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Be Wary of Fiduciaries

Conrad Rippy represented both me and the Go-Go’s. I knew this, and signed a waiver. But to round out his control, he deceptively brought the show’s producers into the firm, representing their interests under the euphemistic title of “production counsel.” This essentially gave my law firm total control over my work. While lawyers are essential, they are not equipped to make the decisions of artists and producers.


When a law firm represents all sides of a contract, the lawyers, not their clients, are in control. The lawyers can play their clients like chess pieces, sowing division among them to retain primacy. After the most successful opening night of my career I found myself a lonely pawn holding ownership of gold I made myself – the solitary target of an army of wealthy, deceptive businesspeople organized to seize my art no matter the damage to the artist.


I do not specifically recall the dinner I had with Rippy where he got my “waiver” for LPMNY to serve as “production counsel.” Whatever document I may have signed I surely read hastily, if at all. I had no suspicion of Rippy’s slippery ethics and so no reason to question his motives. What follows is the only documentation I can find of such an “agreement”, an email sent after we had dinner together:


From: Conrad Rippy
Subject: FW: Production counsel
Date: October 17, 2013 at 12:36:48 PM PDT
To: Jeff Whitty As promised, here’s the email I sent to the Go Go’s.  Thanks for waiving the conflict!  See you in November!
Love Conrad xo

From: Charlotte Caffey (Go-Go’s band member)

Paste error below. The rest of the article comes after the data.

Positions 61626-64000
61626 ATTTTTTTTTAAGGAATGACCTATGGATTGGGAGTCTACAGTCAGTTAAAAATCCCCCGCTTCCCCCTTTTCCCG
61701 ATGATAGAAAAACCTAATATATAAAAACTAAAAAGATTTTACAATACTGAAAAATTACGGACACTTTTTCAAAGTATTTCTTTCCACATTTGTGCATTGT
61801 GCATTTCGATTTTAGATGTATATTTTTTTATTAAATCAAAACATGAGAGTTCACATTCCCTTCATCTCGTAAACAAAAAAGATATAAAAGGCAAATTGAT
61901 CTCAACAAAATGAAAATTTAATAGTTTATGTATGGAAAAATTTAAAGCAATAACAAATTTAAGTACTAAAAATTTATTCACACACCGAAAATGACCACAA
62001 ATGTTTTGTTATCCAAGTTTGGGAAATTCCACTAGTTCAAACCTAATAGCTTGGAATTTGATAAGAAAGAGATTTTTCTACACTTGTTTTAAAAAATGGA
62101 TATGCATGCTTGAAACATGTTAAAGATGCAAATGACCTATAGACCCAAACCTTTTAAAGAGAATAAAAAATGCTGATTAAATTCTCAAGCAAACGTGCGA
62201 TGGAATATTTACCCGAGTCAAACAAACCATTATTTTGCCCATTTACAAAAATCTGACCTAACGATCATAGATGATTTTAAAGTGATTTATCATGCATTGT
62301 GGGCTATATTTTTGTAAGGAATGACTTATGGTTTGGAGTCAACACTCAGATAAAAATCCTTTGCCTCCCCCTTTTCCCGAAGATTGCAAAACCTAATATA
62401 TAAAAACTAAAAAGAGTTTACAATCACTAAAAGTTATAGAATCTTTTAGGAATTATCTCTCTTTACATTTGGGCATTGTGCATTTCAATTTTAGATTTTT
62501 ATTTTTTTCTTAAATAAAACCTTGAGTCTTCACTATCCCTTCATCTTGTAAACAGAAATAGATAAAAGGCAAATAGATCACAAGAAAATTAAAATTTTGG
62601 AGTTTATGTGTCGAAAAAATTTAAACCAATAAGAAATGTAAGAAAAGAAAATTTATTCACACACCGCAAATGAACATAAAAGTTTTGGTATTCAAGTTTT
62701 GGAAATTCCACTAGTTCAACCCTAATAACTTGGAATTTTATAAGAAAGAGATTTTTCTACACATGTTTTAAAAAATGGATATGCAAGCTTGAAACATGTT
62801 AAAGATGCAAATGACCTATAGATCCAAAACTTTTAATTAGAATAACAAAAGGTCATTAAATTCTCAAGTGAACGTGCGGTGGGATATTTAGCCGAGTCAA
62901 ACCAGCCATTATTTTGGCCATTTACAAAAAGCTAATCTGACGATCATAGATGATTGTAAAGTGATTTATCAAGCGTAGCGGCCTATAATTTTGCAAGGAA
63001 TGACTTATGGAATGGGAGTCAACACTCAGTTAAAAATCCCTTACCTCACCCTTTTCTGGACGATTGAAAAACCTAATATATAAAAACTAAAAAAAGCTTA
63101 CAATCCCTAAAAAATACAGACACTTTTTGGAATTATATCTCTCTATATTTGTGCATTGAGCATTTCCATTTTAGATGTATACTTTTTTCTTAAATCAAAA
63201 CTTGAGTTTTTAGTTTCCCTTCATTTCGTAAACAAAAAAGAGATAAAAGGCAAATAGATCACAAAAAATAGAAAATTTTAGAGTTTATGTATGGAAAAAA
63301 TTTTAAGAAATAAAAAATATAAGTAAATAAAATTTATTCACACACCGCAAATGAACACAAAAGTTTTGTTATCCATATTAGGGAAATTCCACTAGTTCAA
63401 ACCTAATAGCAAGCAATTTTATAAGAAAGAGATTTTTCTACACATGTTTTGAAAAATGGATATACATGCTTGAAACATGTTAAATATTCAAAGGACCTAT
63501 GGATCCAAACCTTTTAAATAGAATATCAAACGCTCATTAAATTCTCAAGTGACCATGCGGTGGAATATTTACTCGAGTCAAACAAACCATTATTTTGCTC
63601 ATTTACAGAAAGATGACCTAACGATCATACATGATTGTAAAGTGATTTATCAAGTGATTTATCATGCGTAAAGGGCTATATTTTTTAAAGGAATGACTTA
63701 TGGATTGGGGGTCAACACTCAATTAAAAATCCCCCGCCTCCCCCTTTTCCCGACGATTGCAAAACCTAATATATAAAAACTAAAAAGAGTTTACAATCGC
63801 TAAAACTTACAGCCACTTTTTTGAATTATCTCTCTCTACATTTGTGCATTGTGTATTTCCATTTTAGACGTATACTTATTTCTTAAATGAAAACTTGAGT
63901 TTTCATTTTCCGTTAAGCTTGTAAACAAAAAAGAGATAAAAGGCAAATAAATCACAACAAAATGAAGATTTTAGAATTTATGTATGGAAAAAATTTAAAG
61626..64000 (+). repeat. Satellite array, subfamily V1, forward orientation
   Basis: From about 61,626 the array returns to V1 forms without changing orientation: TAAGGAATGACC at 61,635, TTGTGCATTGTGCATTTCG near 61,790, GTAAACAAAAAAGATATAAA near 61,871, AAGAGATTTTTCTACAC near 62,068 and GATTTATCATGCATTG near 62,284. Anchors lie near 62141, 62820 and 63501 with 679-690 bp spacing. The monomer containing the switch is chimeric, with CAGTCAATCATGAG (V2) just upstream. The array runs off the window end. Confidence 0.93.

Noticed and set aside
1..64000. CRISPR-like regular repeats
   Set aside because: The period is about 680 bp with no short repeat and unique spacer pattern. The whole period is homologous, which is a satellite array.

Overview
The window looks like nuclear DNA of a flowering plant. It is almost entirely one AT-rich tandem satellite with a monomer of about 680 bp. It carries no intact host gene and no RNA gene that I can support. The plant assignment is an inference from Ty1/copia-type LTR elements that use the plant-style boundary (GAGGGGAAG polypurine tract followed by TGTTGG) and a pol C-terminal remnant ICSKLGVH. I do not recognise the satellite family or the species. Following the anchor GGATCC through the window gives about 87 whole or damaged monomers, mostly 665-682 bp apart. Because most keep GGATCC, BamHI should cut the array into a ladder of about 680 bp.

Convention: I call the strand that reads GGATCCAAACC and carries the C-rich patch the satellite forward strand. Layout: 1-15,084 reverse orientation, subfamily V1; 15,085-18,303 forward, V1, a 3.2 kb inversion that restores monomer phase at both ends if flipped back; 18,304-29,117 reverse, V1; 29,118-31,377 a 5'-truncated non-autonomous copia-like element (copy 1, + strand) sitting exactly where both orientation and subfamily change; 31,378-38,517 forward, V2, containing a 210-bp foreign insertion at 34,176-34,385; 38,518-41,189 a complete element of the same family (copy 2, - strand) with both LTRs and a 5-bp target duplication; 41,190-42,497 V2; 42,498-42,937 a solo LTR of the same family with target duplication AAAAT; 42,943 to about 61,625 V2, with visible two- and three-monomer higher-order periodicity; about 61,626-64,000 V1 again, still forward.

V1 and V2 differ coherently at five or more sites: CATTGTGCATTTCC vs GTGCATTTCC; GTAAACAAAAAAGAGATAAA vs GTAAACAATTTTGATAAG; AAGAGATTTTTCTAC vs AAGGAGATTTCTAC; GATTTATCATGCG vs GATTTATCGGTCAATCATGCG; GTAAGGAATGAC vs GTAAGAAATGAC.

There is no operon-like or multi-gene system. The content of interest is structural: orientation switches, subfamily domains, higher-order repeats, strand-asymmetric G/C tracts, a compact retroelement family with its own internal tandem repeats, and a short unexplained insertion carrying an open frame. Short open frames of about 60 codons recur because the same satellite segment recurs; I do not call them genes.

Sent: Thursday, October 17, 2013 2:50 PM
To: Conrad Rippy
Cc: Belinda; Gina Schock; Jane Wiedlin (Go-Go’s band members)
Subject: Re: Production counsel
I am fine with waiving the conflict!! Thanks Conrad, for going through this point-by-point!!!!
On Oct 17, 2013, at 11:34 AM, Conrad Rippy wrote:
Hi to you all,
So, it looks like Donovan, Rick, Gwyneth and [commercial producer] would like to hire my partner Susan Mindell as production counsel for Head Over Heels. To this point, since they have basically stopped working with their prior production counsel, they’ve been largely relying upon Donovan’s personal attorney (who’s lovely and a good lawyer but who doesn’t really know much about theater) and, of course, my off-the-record advice.
In order for them to hire Susan, however, you would need to waive the conflict which arises with my representing you, while my partner represents the production.
There are a couple of factors I’d like for you to consider as you weigh this decision.
First of all, you should know that Susan and I have worked opposite one another on several musical theater projects over the past couple of years. I have found that when she’s on the other side, it actually helps things move faster and more smoothly, as there’s no ego involved (we know each other too well to have anything to prove to one another). I find that she’s a very aggressive advocate of her client’s cause, but she is inevitably reasonable and, like me, her goal is to get the deal done in a way that’s fair – not to throw up roadblocks and derail things. My other clients who have waived this conflict have felt that it was beneficial to the process to have Susan and me negotiating with one another, not detrimental, and I agree.
Secondly, the conflict in this case is not actually very severe. You have already signed your agreement with the producers, so the one agreement where we would be truly adverse is long completed. There may be things like extensions which might have to be negotiated down the road, but the master agreement is done.